If you drive a popular, relatively standard model of car then it is usually quite easy to find a good deal on your insurance. Price comparison sites are made for you, and insurers understand your risk profile, so they know what to charge you.
Insurance companies want the business of the average person, driving a fairly standard car because it is unlikely that such a vehicle will be stolen or vandalized, and the average driver is not likely to take risks that will cause a crash.
Modified cars are a different category of vehicle. While most owners of modified cars take pride and want to look after them, the fact remains that the cars are sometimes more potent than the average (hot rods and high-performance vehicles, for example). They also stand out and are more likely to be a target for theft and joy rides.
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The sheer value of a classic car makes it an expensive proposition to ensure, and the increased risk profile for other types of modified or custom car can be a problem too.
Obtaining insurance for a custom car takes a bit more shopping around than getting coverage for a more standard model since the insurance company will want to know more about the vehicle. You may find that it is easier to get a good deal if you look for a custom car specialist instead of calling the mainstream insurers.
Each insurance company has their policies and may take into account different factors with different weightings when setting prices. Here, we will discuss some of the critical issues you should consider when trying to find a policy and how you might be able to get a better deal.
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Can You Get Insurance for a Modified Car?
It is possible to get coverage for modified and custom cars, exotic cars, and other unusual vehicles. It is not only possible, but it is also mandatory to have insurance in almost all of the United States. At the time of writing, the only state that does not have a legal requirement for drivers of motor vehicles to be insured is New Hampshire.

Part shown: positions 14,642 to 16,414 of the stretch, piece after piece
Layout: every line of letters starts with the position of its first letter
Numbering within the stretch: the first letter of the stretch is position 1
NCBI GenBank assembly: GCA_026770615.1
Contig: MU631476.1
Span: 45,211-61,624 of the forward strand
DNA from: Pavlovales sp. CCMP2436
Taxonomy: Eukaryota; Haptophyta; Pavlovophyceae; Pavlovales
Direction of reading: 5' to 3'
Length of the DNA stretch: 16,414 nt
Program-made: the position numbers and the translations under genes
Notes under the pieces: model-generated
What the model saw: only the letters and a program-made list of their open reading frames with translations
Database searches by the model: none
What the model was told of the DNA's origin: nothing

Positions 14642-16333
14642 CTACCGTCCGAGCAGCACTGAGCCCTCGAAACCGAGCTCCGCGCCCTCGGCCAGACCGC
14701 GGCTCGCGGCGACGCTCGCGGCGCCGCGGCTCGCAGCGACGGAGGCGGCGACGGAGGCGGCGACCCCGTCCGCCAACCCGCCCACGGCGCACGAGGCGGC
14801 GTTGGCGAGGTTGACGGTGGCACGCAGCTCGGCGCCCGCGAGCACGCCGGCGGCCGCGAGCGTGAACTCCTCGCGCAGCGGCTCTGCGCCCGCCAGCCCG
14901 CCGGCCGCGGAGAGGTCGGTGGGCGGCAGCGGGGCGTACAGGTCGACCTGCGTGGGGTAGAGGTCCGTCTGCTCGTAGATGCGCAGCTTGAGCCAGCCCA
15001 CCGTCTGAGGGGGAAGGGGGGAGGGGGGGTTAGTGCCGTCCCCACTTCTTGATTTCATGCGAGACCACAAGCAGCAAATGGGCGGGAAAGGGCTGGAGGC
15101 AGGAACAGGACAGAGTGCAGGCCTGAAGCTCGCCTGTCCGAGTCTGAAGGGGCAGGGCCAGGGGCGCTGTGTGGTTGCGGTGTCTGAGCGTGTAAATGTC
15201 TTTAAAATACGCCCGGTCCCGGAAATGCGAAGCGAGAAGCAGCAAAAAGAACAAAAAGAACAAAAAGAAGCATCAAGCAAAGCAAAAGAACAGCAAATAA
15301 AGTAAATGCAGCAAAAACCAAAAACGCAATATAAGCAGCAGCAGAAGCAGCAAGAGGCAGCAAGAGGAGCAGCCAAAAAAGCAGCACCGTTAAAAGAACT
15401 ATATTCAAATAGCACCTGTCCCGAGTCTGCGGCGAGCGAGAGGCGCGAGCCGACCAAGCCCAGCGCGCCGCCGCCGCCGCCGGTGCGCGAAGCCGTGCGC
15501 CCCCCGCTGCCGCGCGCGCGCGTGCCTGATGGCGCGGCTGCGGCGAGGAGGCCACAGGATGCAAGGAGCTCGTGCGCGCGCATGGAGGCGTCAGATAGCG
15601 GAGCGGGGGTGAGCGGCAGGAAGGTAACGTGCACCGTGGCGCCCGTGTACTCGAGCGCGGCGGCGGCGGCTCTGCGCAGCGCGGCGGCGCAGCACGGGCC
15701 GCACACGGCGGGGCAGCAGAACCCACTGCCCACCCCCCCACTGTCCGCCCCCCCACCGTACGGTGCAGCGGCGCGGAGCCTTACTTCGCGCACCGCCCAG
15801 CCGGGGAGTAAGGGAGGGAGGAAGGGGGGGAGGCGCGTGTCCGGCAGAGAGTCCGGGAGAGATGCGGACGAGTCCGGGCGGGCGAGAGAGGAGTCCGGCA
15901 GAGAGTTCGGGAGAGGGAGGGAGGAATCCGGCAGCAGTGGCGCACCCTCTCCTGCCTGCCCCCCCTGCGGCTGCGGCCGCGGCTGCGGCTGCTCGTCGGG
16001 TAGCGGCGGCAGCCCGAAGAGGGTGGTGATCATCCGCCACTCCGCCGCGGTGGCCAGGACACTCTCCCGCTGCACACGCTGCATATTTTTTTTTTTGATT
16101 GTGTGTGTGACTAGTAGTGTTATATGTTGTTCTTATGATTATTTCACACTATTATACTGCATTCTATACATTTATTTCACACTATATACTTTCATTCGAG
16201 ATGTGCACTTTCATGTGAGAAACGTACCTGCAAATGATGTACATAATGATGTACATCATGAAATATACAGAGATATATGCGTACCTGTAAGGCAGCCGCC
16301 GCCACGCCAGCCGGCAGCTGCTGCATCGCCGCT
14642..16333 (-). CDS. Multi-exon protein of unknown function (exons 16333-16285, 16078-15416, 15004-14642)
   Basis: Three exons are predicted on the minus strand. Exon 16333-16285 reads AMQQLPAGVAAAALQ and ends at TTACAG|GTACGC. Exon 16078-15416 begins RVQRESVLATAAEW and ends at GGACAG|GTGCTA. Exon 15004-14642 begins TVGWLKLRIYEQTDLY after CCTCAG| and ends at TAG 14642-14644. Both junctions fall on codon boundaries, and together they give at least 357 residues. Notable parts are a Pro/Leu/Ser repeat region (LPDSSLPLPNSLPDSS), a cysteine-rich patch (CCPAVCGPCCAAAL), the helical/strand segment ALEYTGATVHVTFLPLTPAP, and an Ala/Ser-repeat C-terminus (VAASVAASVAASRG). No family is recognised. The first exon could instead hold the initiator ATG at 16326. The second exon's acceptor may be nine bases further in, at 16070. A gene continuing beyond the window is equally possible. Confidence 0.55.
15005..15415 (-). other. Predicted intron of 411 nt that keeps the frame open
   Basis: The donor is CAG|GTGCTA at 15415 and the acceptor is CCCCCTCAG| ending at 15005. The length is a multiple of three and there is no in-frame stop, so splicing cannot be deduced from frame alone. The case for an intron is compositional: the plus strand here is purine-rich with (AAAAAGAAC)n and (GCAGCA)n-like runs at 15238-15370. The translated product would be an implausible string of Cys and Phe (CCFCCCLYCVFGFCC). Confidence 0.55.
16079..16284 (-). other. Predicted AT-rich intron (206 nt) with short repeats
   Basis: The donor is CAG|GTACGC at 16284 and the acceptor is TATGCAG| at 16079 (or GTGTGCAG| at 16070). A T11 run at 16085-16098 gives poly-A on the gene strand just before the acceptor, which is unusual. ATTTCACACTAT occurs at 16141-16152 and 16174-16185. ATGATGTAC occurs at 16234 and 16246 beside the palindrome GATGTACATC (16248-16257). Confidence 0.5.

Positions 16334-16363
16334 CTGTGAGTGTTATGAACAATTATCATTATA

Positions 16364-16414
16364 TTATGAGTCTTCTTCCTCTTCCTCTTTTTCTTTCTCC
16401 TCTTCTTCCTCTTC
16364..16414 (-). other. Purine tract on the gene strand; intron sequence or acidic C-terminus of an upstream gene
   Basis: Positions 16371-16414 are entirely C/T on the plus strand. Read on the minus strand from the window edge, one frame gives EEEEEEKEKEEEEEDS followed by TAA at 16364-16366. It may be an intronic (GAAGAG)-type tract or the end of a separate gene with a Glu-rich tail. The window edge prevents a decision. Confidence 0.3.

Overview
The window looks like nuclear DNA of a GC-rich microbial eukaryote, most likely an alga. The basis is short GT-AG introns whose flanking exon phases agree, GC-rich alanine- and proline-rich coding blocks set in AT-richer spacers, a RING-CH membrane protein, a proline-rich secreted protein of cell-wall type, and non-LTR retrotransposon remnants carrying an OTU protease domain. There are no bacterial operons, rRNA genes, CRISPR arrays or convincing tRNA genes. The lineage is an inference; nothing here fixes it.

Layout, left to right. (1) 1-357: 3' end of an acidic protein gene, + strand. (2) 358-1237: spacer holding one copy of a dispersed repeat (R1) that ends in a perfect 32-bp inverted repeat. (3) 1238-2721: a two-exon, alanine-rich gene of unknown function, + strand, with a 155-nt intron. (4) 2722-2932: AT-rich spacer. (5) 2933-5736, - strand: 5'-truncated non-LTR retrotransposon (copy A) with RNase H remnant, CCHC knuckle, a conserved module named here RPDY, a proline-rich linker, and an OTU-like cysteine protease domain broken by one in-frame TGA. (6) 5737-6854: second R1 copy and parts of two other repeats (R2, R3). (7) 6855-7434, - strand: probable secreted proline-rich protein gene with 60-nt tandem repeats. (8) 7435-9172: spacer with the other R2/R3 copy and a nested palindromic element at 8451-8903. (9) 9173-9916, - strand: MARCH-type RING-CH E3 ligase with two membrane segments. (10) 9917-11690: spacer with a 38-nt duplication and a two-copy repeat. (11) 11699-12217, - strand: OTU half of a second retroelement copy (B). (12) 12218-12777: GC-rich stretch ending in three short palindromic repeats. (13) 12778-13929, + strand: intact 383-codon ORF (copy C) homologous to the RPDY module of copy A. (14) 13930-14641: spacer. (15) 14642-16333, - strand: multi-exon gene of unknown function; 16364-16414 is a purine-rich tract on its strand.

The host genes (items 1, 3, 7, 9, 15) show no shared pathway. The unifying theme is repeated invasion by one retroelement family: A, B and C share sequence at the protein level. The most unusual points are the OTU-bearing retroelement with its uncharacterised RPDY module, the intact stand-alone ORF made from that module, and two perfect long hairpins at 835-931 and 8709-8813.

In New Hampshire, motorists are required to prove that they are financially responsible. In effect, this means that you either need substantial savings to cover the cost of any potential accident or injury, or you need insurance to cover such events.
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Most insurance companies will cover customs, high-performance cars, and cars with extensive modifications; however, the premiums they charge could be quite high. Finding a specialist insurer is likely to get you a much better deal.
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Will Your Insurance Increase if You Modify Your Car?
If you already have a car and it is insured, and then you modify that vehicle, it is highly likely that your insurance premiums will increase. The amount of rising depends on the size and type of modification.
You are required to inform the insurance company if you make any significant modifications to your car. Let’s take a look at some of the most common changes and how they might change your premiums:
- Body Modifications: Major changes to bodywork could increase premiums by 10 to 15%
- Engine Control Unit: An ECU on an aged, inefficient vehicle could decrease the premium.
- Other Engine Changes: Other engine upgrades may cause your premium to increase by 5% or more
- Exhaust modifications: Tread carefully with exhaust modifications, since many popular mods are illegal in some states and may invalidate your cover
- Alloys or suspension: Small mods may have no impact on your premium, but this varies from insurer to insurer
- Breaks: Braking improvements could slightly reduce the cost of your insurance depending on the overall performance of the vehicle
- Short-shift kits: Breaking kits could increase the price of your insurance by up to 15%, but this depends on what other mods are already on the vehicle